Confessions of a Valentine’s Day Dissenter

It might not be February yet, but I’ve been seeing red for more than two weeks.

Written by Molly Klima


Whether it’s marked on your calendar, or has totally escaped your thoughts, Valentine’s Day is approaching nonetheless, and I’m counting down the days. Not because I have any grand plans, or desire to load up on discounted Target candy the day after, but because I want it to be over. To own up to it completely, I don’t like Valentine’s Day. Like, at all.


Valentine’s Day makes me put my nose in the air and look the other way, and there’s a simple reason why: I think it’s overdone. It arrives with a distinct scent of high expectations and over-commercialization (looking at you, Hallmark Channel movies and Target displays that have been up since the new year). I also think that it gives people in relationships an opportunity to compensate for the lack of effort they may otherwise be putting forward during the rest of the year. It’s cynical and shallow, I know, especially for someone whose grandfather was born on Valentine’s Day, and who celebrated his birthday, the holiday, and his wedding anniversary every year on February 14th. But these opinions stem from the fact that I have always seen February 14th approach with much more fanfare than the actual celebration possesses.


This year is no different, and I have my roommate to thank for that. An unapologetic Valentine’s Day activist, she has wrapped red and pink ribbons around our living room, tied bows on my potted plants, and hung a garland of paper hearts over the hallway. Our chalkboard has a sickeningly cute poem in capital letters hung in the entrance, and there is a massive vase of fake tulips on our coffee table, supported by more than two bags of M&Ms that I am not allowed to touch, much less eat. We have a crimson wreath in our kitchen, decals on our windows, and a themed diffuser. The overarching Pepto-Bismol color theme is anything but subtle.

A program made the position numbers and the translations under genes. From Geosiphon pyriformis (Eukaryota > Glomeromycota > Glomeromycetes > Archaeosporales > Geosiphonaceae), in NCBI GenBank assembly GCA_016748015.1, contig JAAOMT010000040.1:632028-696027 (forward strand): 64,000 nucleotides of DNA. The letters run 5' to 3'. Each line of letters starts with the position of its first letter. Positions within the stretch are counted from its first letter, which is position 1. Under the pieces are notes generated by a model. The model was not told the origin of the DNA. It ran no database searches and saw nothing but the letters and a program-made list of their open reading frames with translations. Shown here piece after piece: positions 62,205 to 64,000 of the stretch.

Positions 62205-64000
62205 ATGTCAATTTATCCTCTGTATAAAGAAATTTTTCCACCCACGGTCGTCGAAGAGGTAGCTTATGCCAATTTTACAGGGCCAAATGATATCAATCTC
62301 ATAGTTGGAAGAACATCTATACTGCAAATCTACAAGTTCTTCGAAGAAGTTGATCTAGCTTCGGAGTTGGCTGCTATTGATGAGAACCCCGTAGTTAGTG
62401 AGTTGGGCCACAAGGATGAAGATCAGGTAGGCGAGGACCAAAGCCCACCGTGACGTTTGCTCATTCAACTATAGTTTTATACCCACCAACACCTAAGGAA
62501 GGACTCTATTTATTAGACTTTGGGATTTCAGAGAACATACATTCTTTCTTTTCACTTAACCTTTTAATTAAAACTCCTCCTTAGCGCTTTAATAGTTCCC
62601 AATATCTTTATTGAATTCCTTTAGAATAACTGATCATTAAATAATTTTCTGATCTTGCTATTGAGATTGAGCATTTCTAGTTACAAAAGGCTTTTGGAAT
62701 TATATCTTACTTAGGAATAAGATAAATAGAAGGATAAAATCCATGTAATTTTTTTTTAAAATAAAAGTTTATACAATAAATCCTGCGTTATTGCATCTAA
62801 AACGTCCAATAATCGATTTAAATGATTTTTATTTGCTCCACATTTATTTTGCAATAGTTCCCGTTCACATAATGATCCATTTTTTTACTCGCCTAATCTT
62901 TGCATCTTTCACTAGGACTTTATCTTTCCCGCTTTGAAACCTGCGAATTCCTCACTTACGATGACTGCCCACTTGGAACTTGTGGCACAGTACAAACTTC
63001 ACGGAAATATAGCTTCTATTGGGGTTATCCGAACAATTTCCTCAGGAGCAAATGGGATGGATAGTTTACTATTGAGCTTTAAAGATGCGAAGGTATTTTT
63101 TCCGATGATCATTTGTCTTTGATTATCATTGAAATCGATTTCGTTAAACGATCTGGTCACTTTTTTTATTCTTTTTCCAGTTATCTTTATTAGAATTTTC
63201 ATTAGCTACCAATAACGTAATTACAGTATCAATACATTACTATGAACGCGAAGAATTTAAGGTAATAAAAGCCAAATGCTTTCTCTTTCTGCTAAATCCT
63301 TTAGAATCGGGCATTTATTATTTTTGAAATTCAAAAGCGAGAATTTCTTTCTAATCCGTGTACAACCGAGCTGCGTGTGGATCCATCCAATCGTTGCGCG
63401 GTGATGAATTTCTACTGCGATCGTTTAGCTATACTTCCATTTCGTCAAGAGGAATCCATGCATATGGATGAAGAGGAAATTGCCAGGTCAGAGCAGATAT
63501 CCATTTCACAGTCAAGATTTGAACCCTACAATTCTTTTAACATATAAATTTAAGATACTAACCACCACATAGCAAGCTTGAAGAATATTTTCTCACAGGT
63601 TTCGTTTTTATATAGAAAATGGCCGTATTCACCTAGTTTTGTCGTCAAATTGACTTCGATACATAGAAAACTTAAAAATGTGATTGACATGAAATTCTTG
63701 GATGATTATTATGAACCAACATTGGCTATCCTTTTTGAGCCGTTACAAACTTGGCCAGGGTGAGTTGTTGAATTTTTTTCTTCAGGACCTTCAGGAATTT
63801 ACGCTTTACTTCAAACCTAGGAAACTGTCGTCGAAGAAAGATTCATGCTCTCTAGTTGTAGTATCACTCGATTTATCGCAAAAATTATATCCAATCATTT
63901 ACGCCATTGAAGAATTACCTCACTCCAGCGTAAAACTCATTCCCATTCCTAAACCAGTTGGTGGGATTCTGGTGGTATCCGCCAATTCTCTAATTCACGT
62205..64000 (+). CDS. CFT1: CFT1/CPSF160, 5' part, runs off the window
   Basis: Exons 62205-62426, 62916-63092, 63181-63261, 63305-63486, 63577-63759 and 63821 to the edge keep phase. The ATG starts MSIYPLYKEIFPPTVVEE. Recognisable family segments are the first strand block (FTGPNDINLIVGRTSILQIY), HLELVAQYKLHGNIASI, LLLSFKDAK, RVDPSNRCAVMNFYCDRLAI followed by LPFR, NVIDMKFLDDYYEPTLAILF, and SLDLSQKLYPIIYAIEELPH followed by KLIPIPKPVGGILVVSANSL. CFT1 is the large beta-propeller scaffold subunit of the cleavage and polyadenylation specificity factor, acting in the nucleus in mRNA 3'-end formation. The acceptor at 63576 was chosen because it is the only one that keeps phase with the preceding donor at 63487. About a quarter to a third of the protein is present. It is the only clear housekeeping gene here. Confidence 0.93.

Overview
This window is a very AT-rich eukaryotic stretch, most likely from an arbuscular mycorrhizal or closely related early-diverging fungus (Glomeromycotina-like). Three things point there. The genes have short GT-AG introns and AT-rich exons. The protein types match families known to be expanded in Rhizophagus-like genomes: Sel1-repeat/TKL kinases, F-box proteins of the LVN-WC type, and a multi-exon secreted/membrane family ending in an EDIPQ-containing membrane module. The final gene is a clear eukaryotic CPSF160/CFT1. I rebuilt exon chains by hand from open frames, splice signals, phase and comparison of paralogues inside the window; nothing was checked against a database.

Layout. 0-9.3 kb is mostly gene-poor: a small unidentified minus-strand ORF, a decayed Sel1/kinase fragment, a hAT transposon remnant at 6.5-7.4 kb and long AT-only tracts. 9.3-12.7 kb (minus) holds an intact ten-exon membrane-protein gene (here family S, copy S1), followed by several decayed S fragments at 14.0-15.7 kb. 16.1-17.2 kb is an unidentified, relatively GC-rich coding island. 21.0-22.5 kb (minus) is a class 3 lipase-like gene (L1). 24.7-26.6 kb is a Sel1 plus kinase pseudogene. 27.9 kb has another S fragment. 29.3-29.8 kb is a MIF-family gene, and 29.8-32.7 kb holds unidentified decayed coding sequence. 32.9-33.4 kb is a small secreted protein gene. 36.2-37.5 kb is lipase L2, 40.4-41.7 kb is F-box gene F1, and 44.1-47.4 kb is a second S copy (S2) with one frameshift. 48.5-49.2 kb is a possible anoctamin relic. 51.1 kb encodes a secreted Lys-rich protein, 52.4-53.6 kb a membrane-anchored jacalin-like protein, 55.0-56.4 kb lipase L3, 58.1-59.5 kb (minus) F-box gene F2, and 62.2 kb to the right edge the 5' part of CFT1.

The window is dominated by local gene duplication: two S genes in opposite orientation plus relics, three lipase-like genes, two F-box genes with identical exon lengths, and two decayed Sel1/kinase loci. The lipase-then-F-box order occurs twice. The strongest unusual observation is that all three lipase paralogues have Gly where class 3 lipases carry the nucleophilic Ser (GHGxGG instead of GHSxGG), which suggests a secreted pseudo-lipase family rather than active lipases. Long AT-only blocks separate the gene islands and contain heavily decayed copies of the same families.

Nevertheless, I know her heart is in the right place, even as I cringe at every reminder of the upcoming date. She celebrates Valentine’s Day as the one day a year she can go overboard in showing her love for every person in her life, whether it be family, friends, or significant others. She sees it as a culmination of all of the gratitude and enthusiasm and wonder she holds for every being in her life, and it is one of the purest things to witness, to see her interact with humanity on Valentine’s Day. It almosts makes a dissenter like me want to break out a bouquet of roses.


See, I grew up thinking that Valentine’s Day spat in the face of real love, which I thought was something so subtle and sweet that it could be shown off in small acts every day of the year, like randomly taking out the trash, or recommending someone a book, or offering to make time to see someone, or saying “I’m proud of you”. I wasn’t wrong. A lot of love is shown that way. It doesn’t make those expressions any more genuine than anything my roommate - or anyone else - does on Valentine’s Day, like getting a dinner reservation, or bringing home flowers, or sending a themed card. And those actions, even as predictable as they may be on that day, aren’t any less meaningful simply because of the day of the year. Real love isn’t limited to any kind of timeframe, and time doesn’t determine the existence or strength of love.


I’ll confess to being a Valentine’s Day dissenter, but I’ll also confess to being just as awed by the strength and breadth of human affection as anyone else, thanks to my friends, family, and, obviously, my roommate. It’s not the worst thing in the world to have a day devoted to that. And I have to admit that the Hallmark Channel and Target will capitalize on just about any calendar holiday, not just Valentine’s Day. So as gaudy as the decorations in my apartment are, you won’t catch me tearing them down when the clock strikes midnight. Just don’t sell me out to my roommate quite yet. I’ll figure out how to tell her at some point.